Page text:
• For a better world than the LGBTQ community has ever known until now
  • For the long arc of justice to bend toward all marginalized people, especially those whose lives have been touched with violence
  • For the laws and protections afforded to us to be enforced swiftly, fully, and justly
  • For all LGBTQ people to follow to admonition of Harvey Milk, burst down our closet doors, and begin to fight for the values we believe in

We have found allies and leaders who have our best interests at heart.  We still believe in hope.  That is what we are sticking with this holiday season.

  • President Barack Obama has signed the Matthew Shepard-James Byrd Jr. Hate Crimes Prevention Act into law
  • President Obama has fought by our side for the full Repeal and Implementation of the Repeal of Don’t Ask, Don’t Tell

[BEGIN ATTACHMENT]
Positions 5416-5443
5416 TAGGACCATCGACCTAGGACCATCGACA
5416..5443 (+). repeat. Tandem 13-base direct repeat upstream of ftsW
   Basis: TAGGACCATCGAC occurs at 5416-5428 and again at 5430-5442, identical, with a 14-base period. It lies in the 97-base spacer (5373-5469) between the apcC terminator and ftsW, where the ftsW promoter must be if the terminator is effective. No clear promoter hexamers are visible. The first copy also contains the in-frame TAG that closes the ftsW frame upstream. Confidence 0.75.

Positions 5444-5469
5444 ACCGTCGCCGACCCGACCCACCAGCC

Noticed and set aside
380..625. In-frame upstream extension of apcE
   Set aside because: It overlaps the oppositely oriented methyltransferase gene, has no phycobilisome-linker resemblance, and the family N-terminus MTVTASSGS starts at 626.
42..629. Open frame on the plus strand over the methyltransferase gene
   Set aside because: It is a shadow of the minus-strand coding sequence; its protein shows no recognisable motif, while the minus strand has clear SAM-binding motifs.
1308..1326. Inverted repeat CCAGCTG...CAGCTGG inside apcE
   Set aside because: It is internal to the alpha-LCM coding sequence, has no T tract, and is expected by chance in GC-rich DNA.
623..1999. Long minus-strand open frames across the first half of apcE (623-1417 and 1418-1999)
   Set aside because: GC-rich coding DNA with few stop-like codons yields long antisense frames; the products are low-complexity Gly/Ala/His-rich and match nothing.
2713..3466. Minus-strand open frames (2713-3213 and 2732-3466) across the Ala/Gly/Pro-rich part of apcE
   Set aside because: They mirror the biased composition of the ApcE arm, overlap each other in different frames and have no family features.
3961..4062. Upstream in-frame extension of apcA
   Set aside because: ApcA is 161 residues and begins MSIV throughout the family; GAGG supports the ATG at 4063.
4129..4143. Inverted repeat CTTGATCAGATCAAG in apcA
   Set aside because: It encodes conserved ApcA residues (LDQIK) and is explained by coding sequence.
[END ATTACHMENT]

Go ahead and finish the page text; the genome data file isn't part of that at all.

• President Obama has directed our Justice Department to defend DOMA no longer
  • President Obama has nominated two outstanding women to the Supreme Court of the United States, Justice Kegan and Justice Sotomayor
  • President Obama vigorously supports the DREAM Act, allowing many LGBTQ Latinas/Latinos to live, work, and prosper in the United States–the only nation home they have ever known
  • Vice President Joe Biden has blazed the trail for Transgender Rights, declaring this “The Greatest Civil Rights Issue of Our Time”
  • Both President Obama and Vice President Biden have declared their public support for Marriage Equality
  • The President, therefore, deserves and has earned a second term